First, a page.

Latest News

20 Jun, 2017

Don’t Get Caught Holding the Bag: Hold the State Liable When General Contractor Fails to Pay on a Public Project.

By |2018-04-23T18:22:19+00:00June 20th, 2017|Bond Claims, Breach of Contract, Construction Claims, Construction Contractor Advisor, Construction Law, Government Contracting, Lien Rights, Midwest Agricultural Law, Nebraska Construction, Payment Bond|

Holding the Bag According to a quick Google search the term "holding the bag" comes from the mid eighteenth century  and means be left with the onus of what was originally another's responsibility.  Nobody wants to be left holding the bag.  But that is the situation our client (subcontractor) found themselves in when upon completion of a public project the general contractor went out of business before paying [...]

7 Dec, 2015

Changing Course Midstream Did Not Work in River Dredging Project

By |2018-04-23T23:55:09+00:00December 7th, 2015|Construction Contractor Advisor, Construction Contracts, Government Contracting|

  A contractor learned a $12M lesson when it tried to change course on a Corps of Engineer river dredging project.  The case also illustrates the importance of documenting problems on a project and providing notice of those problems to the owner. In Weston/Bean Joint Venture v U.S., Weston/Bean was awarded a Corps of Engineers project to provide maintenance dredging on the Miami River to a depth of 15 feet.  [...]

29 Sep, 2015

What To Do When the Government is Slow to Decide a Claim?

By |2018-04-23T23:55:10+00:00September 29th, 2015|Construction Contractor Advisor, Government Contracting|

You may know this situation all too well.  You’ve submitted your certified claim to the contracting officer and there it sits.  You ask for a decision and they say soon, but it’s not soon.  And pretty soon, several months have gone by.  Since the Court of Federal Claims’ decision in Rudolph and Sletten, Inc. v. U.S., the government may have to decide in 60 days or your claim will be [...]

17 Mar, 2015

Submitting Claims on Government Projects Can Be Tricky

By |2018-04-23T23:55:11+00:00March 17th, 2015|Construction Contractor Advisor, Government Contracting|

The Federal Circuit Court of Appeals opinion in K-Con Building Systems, Inc. v. United States illustrates the difficulties a contractor may face when pursuing a claim before a Contracting Officer. After nearly 10 years of litigation, the court found that the contractor’s claim to the Contracting Officer did not contain enough detail to allow the claim to proceed. That’s a lot of time and resources wasted on a claim that [...]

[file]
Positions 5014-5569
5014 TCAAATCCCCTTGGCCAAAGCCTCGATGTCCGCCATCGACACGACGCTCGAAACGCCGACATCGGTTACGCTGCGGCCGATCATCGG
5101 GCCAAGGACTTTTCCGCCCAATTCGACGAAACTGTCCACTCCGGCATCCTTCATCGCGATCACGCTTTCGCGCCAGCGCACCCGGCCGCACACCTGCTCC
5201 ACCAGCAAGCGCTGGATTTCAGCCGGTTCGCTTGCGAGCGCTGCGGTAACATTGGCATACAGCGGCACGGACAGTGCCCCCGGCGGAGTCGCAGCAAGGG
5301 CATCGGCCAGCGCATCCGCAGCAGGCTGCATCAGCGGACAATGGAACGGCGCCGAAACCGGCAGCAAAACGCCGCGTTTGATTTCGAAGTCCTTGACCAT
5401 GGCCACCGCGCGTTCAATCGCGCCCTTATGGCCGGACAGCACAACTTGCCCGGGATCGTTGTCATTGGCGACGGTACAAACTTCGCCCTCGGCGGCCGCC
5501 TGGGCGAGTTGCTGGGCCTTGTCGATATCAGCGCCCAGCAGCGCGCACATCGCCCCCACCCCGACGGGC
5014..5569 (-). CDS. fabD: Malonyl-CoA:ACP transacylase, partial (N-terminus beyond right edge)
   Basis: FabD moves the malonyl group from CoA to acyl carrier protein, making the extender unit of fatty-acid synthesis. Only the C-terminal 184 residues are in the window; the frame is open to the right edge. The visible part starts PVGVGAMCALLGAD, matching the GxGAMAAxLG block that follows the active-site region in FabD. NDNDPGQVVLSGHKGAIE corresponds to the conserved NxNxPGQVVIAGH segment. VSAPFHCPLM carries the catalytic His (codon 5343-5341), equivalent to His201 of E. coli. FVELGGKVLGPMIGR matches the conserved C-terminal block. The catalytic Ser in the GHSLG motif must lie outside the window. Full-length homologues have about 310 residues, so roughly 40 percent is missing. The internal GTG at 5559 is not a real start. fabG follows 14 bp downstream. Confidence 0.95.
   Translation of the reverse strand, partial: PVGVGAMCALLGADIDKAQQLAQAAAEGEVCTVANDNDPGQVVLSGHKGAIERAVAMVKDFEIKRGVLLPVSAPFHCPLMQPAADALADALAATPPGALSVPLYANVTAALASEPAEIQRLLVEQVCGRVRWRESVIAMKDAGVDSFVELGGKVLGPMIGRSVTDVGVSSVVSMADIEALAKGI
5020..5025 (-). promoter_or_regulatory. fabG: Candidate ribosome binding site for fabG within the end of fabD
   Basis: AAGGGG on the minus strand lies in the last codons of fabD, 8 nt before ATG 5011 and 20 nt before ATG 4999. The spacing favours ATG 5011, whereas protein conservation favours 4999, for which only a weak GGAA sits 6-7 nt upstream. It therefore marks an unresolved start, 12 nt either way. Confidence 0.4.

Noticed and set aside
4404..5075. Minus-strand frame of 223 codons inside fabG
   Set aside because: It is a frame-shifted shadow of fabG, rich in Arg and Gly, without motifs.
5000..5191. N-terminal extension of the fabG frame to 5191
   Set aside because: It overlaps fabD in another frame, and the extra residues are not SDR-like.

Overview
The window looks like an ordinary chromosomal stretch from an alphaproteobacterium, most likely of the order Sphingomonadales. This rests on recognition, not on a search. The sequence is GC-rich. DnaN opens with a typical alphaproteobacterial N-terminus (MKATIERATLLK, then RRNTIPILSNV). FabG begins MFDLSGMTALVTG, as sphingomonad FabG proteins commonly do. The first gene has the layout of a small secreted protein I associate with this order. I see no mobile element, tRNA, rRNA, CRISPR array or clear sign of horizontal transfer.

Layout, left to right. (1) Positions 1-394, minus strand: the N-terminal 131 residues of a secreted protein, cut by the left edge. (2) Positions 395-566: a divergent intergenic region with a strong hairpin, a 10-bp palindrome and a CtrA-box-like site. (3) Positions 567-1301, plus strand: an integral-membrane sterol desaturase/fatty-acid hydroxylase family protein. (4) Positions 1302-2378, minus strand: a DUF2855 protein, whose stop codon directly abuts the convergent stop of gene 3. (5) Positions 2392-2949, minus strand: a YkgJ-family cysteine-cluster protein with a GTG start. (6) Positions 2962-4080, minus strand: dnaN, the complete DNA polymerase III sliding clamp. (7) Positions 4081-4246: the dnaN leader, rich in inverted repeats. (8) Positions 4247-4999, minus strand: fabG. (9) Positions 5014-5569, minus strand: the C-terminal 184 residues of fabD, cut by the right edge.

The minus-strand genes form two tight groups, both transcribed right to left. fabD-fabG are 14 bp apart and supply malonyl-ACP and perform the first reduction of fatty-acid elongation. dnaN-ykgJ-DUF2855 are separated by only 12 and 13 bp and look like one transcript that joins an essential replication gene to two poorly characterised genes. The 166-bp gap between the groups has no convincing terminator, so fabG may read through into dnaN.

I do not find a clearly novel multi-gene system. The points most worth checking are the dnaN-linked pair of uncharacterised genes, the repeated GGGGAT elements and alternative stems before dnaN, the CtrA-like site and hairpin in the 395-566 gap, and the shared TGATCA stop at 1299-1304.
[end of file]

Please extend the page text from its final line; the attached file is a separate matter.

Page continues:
7 Jan, 2015

Maryland Contractor Documents its Illegal Deal and Pays $2.15 Million to Settle Fraud Claims

By |2018-04-23T23:55:12+00:00January 7th, 2015|Construction Contractor Advisor, Criminal Conduct, Government Contracting|

Why would a contractor create a contract for illegal work?  I really don't know. Late last year, the FBI announced that a Maryland contractor, Forrester Construction Company, agreed to pay $2.15 million dollars to resolve a criminal investigation into alleged fraud in connection with the use of disadvantaged business enterprises involving more than $145 million of District of Columbia government contracts. Under this scheme, Forrester entered into joint venture agreements [...]

15 Dec, 2014

Kiewit-Turner Stops Work on VA Project—Now What?

By |2018-04-23T23:55:12+00:00December 15th, 2014|Breach of Contract, Construction Contractor Advisor, Government Contracting|

Stop! The Kiewit-Turner joint venture created to build the VA’s hospital near Denver stopped work on December 10 after the Civilian Board of Contract Appeals ruled that the VA breached the contract. Kiewit-Turner claims that the VA owes it over $100 million on the project. And, given the appeals board’s recent ruling entirely against the VA, the claim may get some traction. This project has been plagued with [...]

25 Aug, 2014

Bid Protests—a necessary delay (evil)?

By |2018-04-23T23:55:13+00:00August 25th, 2014|Construction Contractor Advisor, Government Contracting|

Engineering News-Record had an interesting editorial commenting on the bid protests on the New Orleans airport. The article analogized bid protests to video reviews at a football game -- they cause delays, but more often than not, they provide a clearer picture of what occurred. The same can be said of bid legitimate protests. Bid protests allow for a review of the decision making process. In the New Orleans airport [...]

10 Aug, 2014

Obama’s “Fair Pay and Safe Workplace” EO Makes Federal Work More Difficult